April 23, 2021
Dear Ms. Sadler and DPFL Team,
Certainly you know how awesome your work is, and must see the benefits of what you guys do on a regular basis.
I needed to take a moment to share how awesome your work is from my perspective too. Way back in 2007 I worked at Louisville Metro Animal Services (hereinafter LMAS) as an ACS. I got a job there after having volunteered for some months (before they even had a volunteer program), and after having completed college and discovering corporate America wasn’t for me.
As an ACS, I worked 2nd shift. I got recently-arrived-dogs off of ACO trucks, mostly alive, but sometimes dead, mostly nice, but all scared. I did intake vaccines, I fed 300+ dogs their afternoon dinner, and what I consider most important during this time: I socialized dogs. Back then our municipal shelter, like many others of that time, was euthanizing more than 60% of what came in, mostly for ‘time/space,’ as would be written on their kennel cards. That referred to a lack of time and/or space in the shelter. Back then, there were so many dogs, 200 or more at any given time. And as the only ACS on 2nd shift, it was my job to ‘find a kennel’ for dogs coming in, a kennel where there could get along with a kennel mate, or 2, or 3. Although it was intense at times, I did enjoy this part of my job. -Without even knowing it, I was a fan of observing dog behavior and socialization.
At night, maybe around 8:00 o’clock, when all was typically pretty calm at the shelter, I’d do what I loved doing best…
I’d go to the ‘200’s row’ for example, and open approximately 3 kennel doors; then with between 3 and 8 happy dogs trailing closely behind me, we’d run into that play yard for some romping around and a taste of freedom! Once in the yard, I’d quickly close that gate, and mostly just observe the dogs playing for a few minutes before getting back to the front desk to catch up on intake paperwork and/or handle any late night in-person surrenders. This process was repeated over and over again, nightly, as time permitted. If I could get out 3 decent-sized ‘rounds of dogs’ per shift, I felt the night was a success. This is what made me feel I was making a real, positive difference in these dogs’ lives… even if, for some of them, it’d be their last night alive. It wasn’t uncommon to go back to work the following afternoon, only to find some of my dearest 4-legged friends had been put down that day. That was brutal. I made the mistake of looking at a few of them in the freezer along the way. That was… there aren’t words for how painful that was, and is to this day.
So for me to be able to go to a Dogs Playing for Life event 14 years later, at LMAS, and find out that now there’s an organization dedicated to the socialization of shelter dogs, and that this org goes all over the country, you can imagine how special this was for me. I know how important socialization is for dogs, especially for imprisoned dogs, ones that are locked up 23.5 hours out of every 24 hours. -It’s crucial.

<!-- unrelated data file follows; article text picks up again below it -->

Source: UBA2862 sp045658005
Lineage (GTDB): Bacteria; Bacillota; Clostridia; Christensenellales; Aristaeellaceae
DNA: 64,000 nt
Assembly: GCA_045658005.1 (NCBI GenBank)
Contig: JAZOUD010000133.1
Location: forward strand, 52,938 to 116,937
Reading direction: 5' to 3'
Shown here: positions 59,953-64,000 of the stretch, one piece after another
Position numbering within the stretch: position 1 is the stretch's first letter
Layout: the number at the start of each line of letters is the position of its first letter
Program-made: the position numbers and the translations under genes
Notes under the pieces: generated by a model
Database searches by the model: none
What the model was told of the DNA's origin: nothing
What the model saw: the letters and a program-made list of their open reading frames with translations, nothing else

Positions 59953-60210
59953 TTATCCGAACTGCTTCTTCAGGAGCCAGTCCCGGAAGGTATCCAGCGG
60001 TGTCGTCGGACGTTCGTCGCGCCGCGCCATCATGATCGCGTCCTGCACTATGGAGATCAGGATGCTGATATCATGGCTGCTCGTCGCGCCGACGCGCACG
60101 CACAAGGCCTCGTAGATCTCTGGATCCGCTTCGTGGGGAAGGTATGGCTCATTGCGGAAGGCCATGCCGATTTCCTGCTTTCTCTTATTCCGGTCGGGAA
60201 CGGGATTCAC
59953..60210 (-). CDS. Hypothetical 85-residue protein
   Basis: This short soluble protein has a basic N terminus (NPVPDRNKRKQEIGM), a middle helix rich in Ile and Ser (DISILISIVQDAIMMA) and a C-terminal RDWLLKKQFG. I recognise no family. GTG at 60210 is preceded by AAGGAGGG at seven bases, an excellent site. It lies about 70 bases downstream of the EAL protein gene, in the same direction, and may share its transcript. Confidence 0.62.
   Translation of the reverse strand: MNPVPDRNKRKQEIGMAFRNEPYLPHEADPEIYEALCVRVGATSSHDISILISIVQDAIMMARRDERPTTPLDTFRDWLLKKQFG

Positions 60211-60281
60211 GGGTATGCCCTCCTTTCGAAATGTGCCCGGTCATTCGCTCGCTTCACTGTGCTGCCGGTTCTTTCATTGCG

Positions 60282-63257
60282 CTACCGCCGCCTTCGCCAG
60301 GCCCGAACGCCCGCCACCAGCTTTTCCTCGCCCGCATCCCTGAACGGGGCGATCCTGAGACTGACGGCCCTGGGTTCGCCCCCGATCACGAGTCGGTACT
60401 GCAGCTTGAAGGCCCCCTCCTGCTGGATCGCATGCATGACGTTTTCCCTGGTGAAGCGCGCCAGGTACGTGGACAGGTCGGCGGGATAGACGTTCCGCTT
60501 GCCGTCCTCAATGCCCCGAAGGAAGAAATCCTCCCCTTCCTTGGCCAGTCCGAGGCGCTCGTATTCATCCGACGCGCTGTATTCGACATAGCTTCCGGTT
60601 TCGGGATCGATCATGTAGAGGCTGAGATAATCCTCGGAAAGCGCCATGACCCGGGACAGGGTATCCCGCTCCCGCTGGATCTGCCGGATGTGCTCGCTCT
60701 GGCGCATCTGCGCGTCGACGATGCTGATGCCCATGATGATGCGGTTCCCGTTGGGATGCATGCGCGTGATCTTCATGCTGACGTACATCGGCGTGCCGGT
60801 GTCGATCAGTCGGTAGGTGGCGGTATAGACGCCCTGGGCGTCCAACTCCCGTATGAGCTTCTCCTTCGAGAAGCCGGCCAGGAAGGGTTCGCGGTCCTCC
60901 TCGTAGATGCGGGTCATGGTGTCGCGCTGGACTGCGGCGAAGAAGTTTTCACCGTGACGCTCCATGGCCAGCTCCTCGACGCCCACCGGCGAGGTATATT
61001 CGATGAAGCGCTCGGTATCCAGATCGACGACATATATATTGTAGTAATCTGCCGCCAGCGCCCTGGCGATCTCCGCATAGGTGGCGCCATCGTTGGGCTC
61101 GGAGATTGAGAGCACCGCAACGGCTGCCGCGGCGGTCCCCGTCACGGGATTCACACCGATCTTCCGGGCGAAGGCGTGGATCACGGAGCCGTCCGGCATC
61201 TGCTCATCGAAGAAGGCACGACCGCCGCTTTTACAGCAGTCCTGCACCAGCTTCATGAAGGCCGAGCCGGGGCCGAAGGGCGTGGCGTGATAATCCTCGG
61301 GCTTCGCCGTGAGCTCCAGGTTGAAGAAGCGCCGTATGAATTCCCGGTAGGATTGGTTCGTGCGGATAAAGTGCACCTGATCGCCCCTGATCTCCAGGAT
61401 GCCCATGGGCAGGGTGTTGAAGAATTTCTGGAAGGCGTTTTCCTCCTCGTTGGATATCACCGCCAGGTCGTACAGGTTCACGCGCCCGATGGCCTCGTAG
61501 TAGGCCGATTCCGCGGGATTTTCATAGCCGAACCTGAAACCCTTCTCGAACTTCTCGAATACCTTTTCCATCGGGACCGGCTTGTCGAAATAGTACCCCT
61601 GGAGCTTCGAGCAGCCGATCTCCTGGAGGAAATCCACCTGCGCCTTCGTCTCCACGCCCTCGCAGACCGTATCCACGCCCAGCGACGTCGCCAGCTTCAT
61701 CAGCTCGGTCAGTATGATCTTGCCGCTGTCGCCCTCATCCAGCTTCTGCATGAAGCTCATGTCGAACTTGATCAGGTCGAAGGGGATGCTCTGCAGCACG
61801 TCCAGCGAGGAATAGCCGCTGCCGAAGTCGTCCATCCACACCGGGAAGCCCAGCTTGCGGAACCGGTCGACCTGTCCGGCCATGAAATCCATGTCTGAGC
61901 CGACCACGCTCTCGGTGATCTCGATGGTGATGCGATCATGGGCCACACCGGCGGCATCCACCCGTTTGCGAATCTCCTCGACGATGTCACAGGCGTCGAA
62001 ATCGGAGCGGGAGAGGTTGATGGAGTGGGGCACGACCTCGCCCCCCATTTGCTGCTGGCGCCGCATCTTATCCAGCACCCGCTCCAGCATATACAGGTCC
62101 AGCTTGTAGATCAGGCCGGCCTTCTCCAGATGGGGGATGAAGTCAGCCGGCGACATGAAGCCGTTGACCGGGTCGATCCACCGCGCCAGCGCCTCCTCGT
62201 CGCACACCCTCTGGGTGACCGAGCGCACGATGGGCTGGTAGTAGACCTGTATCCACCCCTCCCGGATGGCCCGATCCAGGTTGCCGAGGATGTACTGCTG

LMAS has come such a long way over the past decade or so, as have most of our country’s shelters, in my opinion. There are more funds available to shelters now than ever, there’s more community demand for shelters that are as mentally, physically and emotionally healthy as possible for pets in their care, spay/neuter rates are consistently on the increase, pet transport has become a huge puzzle piece to nationwide lifesaving initiatives, and so forth.
And as I’m sure you know, ‘no kill’ is also an attractive, almost necessary catch phrase for animal shelters across our country now. -The idea is excellent, although the implementation can be trickier- pets sitting in cages for years on end does not represent a positive version of ‘no kill’ for me personally, and due to various reasons, that’s the situation thousands of our nation’s pets are in now.
This phenomenon makes the work of DPFL all the more important.
So please, Keep up the good work. Keep hiring awesome people. Keep getting grants and funding to sponsor this program for the underfunded shelters.
My trajectory through the world and field of Animal Welfare has been interesting, rewarding, and sometimes very heartbreaking. I’m so grateful to have my own small foster-based rescue now, The Paw and Feather Plan Inc.
We focus on raising awareness for the need to include pets in life and death planning. We can serve as primary pet custodian in the event a pet owner doesn’t have someone reliable to assign in legal docs such as wills or trusts. We are passionate about this work, as you’re passionate about yours. While the ‘pets in planning’ aspect of this rescue may take a while to really catch on, we’re humbled and grateful for the opportunity we have to regularly ‘pull’ at risk pets from shelter partners, foster, work with them, and adopt them out into permanent, loving, vetted homes.
At Your Service,
Jessica Pita, Owner and Primary Pet Caregiver
The Paw and Feather Plan Inc